Diets

Two Philly Fitness Pros Are Redefining What a Healthy Diet Means

As part of a new panel series, Adriana Adelé and Alanna Gardner will ask nutrition experts to explore the buzzy phrase "diet culture."


diet culture

Adriana Adelé and Alanna Gardner’s first panel in their Aalign to Redefine series will delve into diet culture. / Photograph courtesy Alanna Gardner

If you feel like diets are more popular than ever these days, you’re right: More than a third of Americans follow a specific eating pattern — up from 14 percent in 2017 — and our Instagram feeds are flush with folks swearing that paleo or Whole30 or keto was the regimen that finally changed their bodies for good. Has there ever been a mid-scroll moment, though, when you’ve wondered whether these programs are actually healthy? Or why so many of us are resorting to them?

These are the types of provocative questions Adriana Adelé and Alanna Gardner will ask on January 28 at Shot Tower Coffee during “Redefining: Diet and Nutrition,” the first event in the fitness pros’ new panel series, Aalign to Redefine. In this case, five local experts — ranging from registered dietitian Dalina Soto to food policy expert Jiana Murdic — will dig into buzzwords such as “diet culture” and explain why restricting food might not actually be the best strategy for a healthy lifestyle. “With a fitness culture like Philly’s that’s so abundant, it only makes sense that diet culture makes its way in,” says Adelé, a popular local yoga teacher and one of our fitness trainers to watch in 2019. “This is a shift in the conversation that’s really needed.”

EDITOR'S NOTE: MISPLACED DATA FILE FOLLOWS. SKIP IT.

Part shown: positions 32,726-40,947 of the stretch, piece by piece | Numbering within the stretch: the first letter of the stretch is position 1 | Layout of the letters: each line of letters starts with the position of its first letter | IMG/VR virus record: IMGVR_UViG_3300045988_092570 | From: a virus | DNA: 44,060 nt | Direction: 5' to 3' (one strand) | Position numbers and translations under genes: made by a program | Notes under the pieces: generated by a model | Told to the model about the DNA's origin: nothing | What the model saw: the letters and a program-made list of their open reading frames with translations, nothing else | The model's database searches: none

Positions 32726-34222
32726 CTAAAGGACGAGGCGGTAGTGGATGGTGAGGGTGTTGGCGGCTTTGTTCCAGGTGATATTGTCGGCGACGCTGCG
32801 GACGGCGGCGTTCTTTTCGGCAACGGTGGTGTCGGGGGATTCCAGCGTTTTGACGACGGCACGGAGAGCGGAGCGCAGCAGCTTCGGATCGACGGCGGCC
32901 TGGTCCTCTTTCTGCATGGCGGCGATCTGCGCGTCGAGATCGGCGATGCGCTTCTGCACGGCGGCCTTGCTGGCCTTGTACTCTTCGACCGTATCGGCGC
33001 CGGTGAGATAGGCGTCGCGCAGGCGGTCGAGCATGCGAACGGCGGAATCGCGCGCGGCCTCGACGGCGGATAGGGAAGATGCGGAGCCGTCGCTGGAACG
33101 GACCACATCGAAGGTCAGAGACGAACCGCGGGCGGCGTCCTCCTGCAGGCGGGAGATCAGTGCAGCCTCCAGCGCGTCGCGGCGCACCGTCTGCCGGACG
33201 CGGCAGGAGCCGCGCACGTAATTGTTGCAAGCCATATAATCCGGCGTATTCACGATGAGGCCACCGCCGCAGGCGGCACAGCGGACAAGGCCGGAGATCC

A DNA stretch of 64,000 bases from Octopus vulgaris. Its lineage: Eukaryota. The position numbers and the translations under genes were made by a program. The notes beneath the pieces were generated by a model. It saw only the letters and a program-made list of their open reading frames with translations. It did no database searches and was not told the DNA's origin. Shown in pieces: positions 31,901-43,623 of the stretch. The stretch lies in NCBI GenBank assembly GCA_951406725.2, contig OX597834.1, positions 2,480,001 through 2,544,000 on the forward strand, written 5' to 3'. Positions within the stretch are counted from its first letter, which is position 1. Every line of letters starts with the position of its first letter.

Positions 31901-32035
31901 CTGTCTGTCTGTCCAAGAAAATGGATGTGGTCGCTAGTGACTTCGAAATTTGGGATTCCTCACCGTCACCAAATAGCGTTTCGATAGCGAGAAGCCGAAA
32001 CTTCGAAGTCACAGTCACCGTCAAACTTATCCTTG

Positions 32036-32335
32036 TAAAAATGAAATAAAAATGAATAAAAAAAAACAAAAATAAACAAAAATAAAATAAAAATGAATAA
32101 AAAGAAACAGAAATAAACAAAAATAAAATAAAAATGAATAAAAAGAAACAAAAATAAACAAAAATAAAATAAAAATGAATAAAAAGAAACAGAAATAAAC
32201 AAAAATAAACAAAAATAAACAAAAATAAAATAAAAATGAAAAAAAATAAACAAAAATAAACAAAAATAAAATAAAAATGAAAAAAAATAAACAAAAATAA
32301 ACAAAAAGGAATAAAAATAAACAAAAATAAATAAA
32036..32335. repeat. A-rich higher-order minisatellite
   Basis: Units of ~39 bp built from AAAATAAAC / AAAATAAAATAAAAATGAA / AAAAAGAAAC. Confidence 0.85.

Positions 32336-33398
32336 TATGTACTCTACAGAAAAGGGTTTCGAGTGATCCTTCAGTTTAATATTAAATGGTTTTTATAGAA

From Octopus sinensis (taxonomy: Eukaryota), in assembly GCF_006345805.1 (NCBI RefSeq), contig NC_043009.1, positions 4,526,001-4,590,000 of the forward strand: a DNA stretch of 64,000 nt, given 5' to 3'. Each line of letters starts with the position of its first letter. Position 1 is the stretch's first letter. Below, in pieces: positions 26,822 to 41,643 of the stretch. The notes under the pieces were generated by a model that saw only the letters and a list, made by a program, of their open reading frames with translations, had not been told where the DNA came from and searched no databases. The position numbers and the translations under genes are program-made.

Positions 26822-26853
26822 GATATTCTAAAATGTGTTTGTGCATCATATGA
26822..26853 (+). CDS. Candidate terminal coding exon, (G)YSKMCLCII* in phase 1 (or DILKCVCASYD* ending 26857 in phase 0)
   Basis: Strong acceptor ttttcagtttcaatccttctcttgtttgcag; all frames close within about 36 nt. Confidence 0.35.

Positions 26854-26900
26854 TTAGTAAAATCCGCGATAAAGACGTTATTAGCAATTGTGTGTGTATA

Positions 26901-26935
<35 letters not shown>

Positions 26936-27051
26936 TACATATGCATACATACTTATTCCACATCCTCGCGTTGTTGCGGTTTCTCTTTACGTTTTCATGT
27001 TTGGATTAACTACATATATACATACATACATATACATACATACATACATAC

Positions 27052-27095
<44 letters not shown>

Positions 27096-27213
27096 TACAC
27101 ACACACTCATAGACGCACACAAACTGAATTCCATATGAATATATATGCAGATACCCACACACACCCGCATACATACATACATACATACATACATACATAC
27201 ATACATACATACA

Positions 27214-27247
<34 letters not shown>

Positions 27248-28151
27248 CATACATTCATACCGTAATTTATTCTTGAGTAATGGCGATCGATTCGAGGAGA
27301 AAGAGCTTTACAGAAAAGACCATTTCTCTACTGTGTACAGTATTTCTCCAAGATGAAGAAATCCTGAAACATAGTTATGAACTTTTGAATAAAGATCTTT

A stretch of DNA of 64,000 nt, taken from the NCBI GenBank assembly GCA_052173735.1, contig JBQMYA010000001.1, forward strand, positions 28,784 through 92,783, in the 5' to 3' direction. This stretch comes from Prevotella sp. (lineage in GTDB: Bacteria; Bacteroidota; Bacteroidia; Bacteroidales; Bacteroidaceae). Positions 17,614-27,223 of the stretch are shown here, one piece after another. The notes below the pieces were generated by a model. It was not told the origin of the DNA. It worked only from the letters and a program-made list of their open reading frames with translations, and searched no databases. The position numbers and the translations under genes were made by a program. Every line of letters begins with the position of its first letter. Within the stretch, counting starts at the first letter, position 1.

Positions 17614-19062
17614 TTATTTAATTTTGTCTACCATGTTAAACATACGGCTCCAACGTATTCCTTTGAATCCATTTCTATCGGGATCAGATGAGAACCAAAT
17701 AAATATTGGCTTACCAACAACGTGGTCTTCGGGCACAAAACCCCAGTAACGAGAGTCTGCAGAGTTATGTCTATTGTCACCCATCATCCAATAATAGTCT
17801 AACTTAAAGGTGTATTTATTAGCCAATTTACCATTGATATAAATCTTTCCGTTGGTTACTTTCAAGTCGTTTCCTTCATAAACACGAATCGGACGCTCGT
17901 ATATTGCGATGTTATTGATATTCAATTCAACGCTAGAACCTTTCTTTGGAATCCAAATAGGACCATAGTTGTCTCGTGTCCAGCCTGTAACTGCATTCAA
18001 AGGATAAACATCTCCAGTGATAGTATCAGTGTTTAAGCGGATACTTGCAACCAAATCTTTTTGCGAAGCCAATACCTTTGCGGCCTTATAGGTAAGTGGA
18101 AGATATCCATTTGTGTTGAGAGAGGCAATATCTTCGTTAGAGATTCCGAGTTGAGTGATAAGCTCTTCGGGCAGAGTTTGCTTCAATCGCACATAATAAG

Adelé and Gardner, who have served on or moderated panels in the past, plan to pull on many threads in the diet culture conversation. Like the idea that mainstream diet trends are frequently aimed toward a white, thin, fit audience without much room for other demographics. Or how outside factors — capitalism, class, where we live — influence our decisions when it comes to food. Sometimes, for instance, Philadelphians may shop at a nearby bodega because they don’t have a car to get to a store with healthier options (and who wants to schlep several bags of groceries on the Market-Frankford Line). “Our mission is to make the conversation around health and wellness more inclusive and accessible,” says Gardner, an SLT and Flywheel Sports instructor and marriage and family therapist. “And that means being very honest about the limitations put on people when it comes to what they put into their bodies.”

The discussion will come with juice from Sip-N-Glo Juicery, Lil Pop Shop‘s popsicles, and snacks à la Reap Wellness (founded by former Be Well Philly editor Adjua Fisher). Tickets are $15, and you can buy them here.

The pair are still in brainstorm mode with the rest of the Aalign to Redefine series, which they plan to hold quarterly, but hope to touch on big topics such as mental health and diversity. Heavy stuff, we know — but that’s exactly why we need to be talking about it.

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